In about 30 minutes, we weeded out the crap, shifted some of the existing plants around, and planted most of our cuttings and that big fatty Agave americana. There was so much sand piled up on this dune, that we really couldn’t get the concrete circle to expose…but that could be another project day.
Two months later.
After a slow start, it finally started raining this winter and this succulent circle should start looking lusher. We can’t wait to check in over the next couple of months to see how it’s coming along.
Back, oh say…shortly after moving to SF, I had to have Baby’s Tears in the garden. It was part of my ‘I heart ground cover’ phase. Not long after planting the Tears, it aggressively started taking over. Seeing a rock encrusted with moss is one thing, but seeing all your succulent babies engulfed in Baby Tears is not cool. So the battle began and only a couple months later…we pretty much irradiated it by delicately pulling it out. However, one Aloe still has a bunch of it nestled within it. Take a look above, just off center to the left. That’s the Aloe that no matter how much I try, I can’t get rid of the Baby’s Tears by weeding alone. Time to pull it out and salvage what I can.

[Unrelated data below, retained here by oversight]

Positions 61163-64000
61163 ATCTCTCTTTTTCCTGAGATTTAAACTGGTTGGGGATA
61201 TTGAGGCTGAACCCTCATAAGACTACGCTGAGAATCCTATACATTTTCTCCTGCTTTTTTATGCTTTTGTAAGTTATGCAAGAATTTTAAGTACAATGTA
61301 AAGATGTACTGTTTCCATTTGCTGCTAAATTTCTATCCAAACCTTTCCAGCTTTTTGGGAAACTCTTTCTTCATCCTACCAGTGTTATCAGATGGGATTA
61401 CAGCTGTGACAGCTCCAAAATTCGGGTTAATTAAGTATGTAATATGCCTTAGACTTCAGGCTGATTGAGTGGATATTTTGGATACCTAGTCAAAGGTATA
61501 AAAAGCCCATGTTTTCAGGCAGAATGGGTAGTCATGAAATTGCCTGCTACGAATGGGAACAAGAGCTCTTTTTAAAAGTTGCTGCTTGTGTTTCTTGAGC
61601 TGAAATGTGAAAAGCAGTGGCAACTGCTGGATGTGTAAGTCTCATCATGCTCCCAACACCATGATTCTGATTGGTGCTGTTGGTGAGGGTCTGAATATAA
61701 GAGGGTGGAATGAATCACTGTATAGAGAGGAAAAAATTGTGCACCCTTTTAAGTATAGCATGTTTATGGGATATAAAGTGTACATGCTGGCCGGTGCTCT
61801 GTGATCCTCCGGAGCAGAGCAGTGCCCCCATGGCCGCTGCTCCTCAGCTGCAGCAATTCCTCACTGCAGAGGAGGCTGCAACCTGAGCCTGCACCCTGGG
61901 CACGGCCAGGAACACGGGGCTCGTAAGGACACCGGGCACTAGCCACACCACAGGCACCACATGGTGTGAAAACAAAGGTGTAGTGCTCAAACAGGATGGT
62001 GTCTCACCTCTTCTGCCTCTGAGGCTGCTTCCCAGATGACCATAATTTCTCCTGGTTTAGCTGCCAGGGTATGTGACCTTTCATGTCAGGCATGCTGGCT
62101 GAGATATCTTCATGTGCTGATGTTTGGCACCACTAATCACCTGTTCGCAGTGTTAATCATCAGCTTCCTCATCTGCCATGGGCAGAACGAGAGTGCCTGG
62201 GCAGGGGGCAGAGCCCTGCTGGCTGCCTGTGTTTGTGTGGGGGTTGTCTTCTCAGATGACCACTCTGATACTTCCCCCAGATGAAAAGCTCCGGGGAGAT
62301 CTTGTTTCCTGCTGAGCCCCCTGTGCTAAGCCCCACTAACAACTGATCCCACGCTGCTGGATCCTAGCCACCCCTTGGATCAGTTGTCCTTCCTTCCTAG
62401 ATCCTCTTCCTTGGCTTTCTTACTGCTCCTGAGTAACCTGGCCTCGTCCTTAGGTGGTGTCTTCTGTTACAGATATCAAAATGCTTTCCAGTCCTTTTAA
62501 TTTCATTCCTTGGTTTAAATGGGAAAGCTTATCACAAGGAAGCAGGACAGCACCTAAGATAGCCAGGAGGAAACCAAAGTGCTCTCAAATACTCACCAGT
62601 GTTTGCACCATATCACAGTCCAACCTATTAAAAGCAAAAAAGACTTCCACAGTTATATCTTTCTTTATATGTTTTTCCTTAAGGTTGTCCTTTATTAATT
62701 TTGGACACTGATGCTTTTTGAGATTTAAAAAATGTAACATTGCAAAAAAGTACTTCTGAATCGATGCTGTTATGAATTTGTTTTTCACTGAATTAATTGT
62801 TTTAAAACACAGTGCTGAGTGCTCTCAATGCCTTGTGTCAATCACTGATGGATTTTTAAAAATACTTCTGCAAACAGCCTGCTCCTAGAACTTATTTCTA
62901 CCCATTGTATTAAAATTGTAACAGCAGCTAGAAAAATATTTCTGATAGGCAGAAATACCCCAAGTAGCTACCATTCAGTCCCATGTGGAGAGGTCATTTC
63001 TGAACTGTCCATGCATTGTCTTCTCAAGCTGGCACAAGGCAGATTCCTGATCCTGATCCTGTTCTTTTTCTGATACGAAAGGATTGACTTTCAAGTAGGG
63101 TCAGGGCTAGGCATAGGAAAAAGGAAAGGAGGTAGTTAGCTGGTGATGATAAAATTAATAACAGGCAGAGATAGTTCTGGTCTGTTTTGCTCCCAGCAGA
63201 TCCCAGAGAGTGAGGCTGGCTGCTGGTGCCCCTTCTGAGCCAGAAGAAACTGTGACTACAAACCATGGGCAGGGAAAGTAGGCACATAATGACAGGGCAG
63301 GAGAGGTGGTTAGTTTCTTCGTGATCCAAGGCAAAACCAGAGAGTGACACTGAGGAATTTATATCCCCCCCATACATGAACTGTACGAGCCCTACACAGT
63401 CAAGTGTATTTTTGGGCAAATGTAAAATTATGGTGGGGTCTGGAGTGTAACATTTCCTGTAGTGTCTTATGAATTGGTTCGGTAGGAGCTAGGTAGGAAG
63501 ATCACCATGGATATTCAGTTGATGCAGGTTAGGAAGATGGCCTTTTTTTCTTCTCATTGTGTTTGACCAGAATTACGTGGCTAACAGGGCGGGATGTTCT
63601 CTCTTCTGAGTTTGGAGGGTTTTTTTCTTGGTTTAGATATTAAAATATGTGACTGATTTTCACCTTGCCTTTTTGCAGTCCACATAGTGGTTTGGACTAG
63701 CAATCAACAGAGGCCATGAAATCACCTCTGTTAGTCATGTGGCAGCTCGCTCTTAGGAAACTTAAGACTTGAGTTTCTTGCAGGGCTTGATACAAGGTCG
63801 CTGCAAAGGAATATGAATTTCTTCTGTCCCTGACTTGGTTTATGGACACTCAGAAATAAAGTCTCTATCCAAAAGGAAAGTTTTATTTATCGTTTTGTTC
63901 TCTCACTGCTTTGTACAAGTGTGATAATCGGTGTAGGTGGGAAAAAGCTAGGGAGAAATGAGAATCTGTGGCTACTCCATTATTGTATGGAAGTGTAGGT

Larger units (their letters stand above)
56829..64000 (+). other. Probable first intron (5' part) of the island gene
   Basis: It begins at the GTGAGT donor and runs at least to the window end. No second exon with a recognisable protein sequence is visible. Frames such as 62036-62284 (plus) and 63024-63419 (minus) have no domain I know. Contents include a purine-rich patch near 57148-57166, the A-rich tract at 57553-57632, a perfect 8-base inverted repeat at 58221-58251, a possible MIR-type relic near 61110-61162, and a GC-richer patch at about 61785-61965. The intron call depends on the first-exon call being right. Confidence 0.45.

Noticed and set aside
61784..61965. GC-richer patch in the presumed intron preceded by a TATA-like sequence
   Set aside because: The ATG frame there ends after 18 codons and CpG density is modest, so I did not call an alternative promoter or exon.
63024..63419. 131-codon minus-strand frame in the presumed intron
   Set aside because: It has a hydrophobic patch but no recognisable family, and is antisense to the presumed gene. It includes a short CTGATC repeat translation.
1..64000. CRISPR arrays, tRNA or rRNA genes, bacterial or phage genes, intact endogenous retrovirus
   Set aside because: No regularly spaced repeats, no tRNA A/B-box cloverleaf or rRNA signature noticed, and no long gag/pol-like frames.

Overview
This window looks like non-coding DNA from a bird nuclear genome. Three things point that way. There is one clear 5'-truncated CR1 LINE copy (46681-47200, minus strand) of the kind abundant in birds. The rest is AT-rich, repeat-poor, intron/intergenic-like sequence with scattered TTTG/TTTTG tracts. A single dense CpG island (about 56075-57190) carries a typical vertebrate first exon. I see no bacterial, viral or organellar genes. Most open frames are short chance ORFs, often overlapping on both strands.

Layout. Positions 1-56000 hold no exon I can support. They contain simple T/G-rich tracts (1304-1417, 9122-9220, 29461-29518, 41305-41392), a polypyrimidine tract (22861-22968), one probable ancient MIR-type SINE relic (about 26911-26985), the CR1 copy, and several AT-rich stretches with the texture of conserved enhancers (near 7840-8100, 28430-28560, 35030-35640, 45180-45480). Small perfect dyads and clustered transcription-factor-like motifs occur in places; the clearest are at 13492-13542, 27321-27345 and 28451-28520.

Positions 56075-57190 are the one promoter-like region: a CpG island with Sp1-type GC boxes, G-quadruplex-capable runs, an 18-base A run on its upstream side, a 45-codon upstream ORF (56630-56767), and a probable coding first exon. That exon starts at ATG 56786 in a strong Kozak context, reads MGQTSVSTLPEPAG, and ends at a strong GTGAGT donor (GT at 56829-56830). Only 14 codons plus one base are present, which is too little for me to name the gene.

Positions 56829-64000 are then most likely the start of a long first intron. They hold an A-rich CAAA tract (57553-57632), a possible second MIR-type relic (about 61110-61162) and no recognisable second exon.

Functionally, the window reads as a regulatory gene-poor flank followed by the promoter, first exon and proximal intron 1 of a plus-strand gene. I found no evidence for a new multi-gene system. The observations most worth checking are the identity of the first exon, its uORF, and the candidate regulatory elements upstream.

Aloe species with Baby
Here’s a detail. Man, I’ve shed a lot of blood trying to pull the Babys Tears (Soleirolia soleirolii Correction…maybe S nobilis…let’s just say species) out those sharp pokey thorns.